I think that all authors use their experiences in their writing. Some of what we write is based on experience; some is experience mixed with imagination; and some is pure fiction. Like Ari, I grew up in New York and went to a prep school, so that is one aspect of the novel that reflects my experiences. Also, I think that many of the things Ari goes through and feels are universal—we’ve all been there in one way or another.

That’s true, and that’s what I love about contemporary.  It seems like no matter what we can relate in one way or another.

When you started writing Other Words For Love did you already know the beginning, the middle and the end?  Or was it more of a ‘it came as you wrote’ kind of deal?
I had the majority of the story in mind while I was writing it, and I had a very clear vision of the major scenes. However, while I was writing, some things changed and I came up with new ideas in the process. But overall, the finished product is almost exactly what I had envisioned when I began writing the novel.
What was your biggest obstacle to overcome while writing? 
The most challenging aspect of writing this novel was getting inside the mind of the main character. So much of what takes place in the story has to do with Ari’s feelings and perceptions, and it was therefore necessary to unearth the reasons why she feels and perceives things as she does. We are all the product of our experiences, and I wanted Ari’s actions and reactions to make sense based on her experiences. In order to depict this in a credible way, I had to create her life—her interactions with her family, her friends, and her peers—in a manner that would explain why she is so affected by her relationship with her boyfriend, Blake. Another challenging aspect was portraying Blake as a sympathetic character even though he ends up damaging Ari. He also required a strong back-story to explain his actions.

I love that you brought that up.  I was expecting to hate Blake.  But I didn’t.  I mean, I wanted to smack him a few times, but I couldn’t hate him. And at times I completely fell for him.  So… great job in portraying all that!
 

What is your favorite writing spot? 
My home office—that’s where I do all of my writing.
If you could have one superpower what would you pick?
It would be nice to be able to fly, so I could avoid all of those pesky airport delays!

LOL, that was actually my choice too.  I would like to be able to visit my family and friends that are all over the country, a lot quicker!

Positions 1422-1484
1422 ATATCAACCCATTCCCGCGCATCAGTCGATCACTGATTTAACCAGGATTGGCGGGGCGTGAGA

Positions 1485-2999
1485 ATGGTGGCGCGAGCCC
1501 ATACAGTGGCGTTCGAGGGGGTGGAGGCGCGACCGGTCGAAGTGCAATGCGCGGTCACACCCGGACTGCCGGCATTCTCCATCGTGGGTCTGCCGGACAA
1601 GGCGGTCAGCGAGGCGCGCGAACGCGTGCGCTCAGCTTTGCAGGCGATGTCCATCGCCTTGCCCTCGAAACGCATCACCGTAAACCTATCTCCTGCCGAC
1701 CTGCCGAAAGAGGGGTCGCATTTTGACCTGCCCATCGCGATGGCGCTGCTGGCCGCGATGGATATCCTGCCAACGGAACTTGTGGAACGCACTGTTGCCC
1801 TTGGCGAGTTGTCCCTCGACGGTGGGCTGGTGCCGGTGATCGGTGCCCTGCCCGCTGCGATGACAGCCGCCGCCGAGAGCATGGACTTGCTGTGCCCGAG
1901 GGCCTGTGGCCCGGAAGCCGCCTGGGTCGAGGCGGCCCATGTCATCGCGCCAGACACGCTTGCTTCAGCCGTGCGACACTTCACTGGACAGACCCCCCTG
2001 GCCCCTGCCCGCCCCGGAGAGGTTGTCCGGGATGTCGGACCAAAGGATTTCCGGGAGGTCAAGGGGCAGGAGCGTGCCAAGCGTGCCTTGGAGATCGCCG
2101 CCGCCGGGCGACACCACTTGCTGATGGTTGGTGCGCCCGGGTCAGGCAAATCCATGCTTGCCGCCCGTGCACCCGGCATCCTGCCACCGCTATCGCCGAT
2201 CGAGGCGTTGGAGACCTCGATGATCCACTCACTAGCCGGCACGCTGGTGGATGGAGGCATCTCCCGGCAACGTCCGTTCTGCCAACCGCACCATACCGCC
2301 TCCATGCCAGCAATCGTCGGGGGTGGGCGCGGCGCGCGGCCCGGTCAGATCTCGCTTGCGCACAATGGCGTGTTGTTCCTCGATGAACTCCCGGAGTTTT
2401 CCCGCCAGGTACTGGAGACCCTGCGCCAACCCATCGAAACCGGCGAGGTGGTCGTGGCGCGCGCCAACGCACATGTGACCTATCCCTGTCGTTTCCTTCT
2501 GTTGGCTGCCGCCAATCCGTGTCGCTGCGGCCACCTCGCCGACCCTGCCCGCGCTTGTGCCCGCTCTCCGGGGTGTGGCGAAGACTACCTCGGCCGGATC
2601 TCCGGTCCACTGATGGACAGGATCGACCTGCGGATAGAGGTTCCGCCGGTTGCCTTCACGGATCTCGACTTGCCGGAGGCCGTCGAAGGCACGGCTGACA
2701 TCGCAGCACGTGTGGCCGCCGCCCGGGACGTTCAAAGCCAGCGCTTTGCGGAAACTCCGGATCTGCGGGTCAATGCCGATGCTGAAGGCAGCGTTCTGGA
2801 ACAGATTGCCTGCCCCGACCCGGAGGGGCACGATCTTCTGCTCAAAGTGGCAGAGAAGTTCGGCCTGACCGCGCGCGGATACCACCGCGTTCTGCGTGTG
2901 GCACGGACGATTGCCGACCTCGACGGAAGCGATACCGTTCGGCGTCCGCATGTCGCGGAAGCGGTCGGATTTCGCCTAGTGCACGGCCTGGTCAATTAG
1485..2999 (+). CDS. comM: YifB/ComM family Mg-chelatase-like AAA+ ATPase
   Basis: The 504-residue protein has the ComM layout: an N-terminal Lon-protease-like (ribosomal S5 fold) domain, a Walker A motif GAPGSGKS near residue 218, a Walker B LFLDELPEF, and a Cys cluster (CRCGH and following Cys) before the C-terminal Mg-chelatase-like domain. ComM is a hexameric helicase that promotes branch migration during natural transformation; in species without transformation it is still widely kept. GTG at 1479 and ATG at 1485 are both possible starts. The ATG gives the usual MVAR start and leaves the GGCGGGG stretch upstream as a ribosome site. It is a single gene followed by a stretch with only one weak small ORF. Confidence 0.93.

Is there one book you find yourself recommending over and over? (I have to tell you that the Hunger Games is almost always the answer for this question.  That’s no surprise though.)
Strings AttachedThere are so many books that I recommend, but one that I read a few months ago and really enjoyed was What I Saw and How I Lied by Judy Blundell. I really love to see the YA genre branching out into eras that aren’t typically written about in YA fiction. What I Saw and How I Lied is set during the 1940s, which is a fascinating time period. Because I liked the book so much, I’m currently reading Blundell’s latest novel—Strings Attached—which is set in 1950.

It’s funny you mention Judy Blundell.  I was just looking up Strings Attached and was seeing that it was set in the 1950′s.  I’m definitely going to be checking out her books!

What can we plan to see from you in the future, that you can tell us about?
I’m currently working on another YA novel that is set in NYC. The story and main character are different from Other Words for Love, but the novel also deals with love, family, and other relationships.

Oh, I can’t wait!  

Thanks so much for being on!  We’ll be eagerly anticipating more from you!
You’re very welcome!

Stalk Lorraine Zago Rosenthal:

Twitter:  http://twitter.com/lorrainezr

The Giveaway: This Giveaway has ended

You can win your own hardcover, signed copy of Other Words for Love.  This giveaway is open to US addresses only, and you must be 13 years of age or older.  

This giveaway ends 4/18/2011

*This giveaway is sponsored by the author.  She will be shipping the book to the winner.* Thank you Lorraine!



To Enter: This Giveaway has ended

Leave a comment telling us your favorite era(s) to read about.  Don’t forget to leave contact info as well! 

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Comments

  1. My favorite time period for historical fiction is the Tudor era (England), but I love historical fiction in general so I’m not too picky!

    readinginthecorner11(at)gmail(dot)com

  2. Nice interview. Flying is definitely useful.
    My favorite era is Crusades. I’m more of a high fantasy fan, but I feel like there’s a connection between other-worldly war and fighting, and old hand-to-hand, sword-to-sword combat!
    Thanks for the giveaway! This book looks very interesting!
    rivkarno1(at)hotmail(dot)com

  3. Oh my gosh, I’m so excited.
    It’s times like these I’m glad I have an immediate family member living in the US.

    I was so shocked and stoked for this giveaway I made this really weird gasping noise. Fortunately there is no one around :)

    I’ve heard only wonderful things about this book and I would LOVE (LOVE!) to get my hands on it.
    YEEE!!! :D

    arielle.yeap(at)gmail(dot)com

  4. woops, to the question! which I forgot to answer.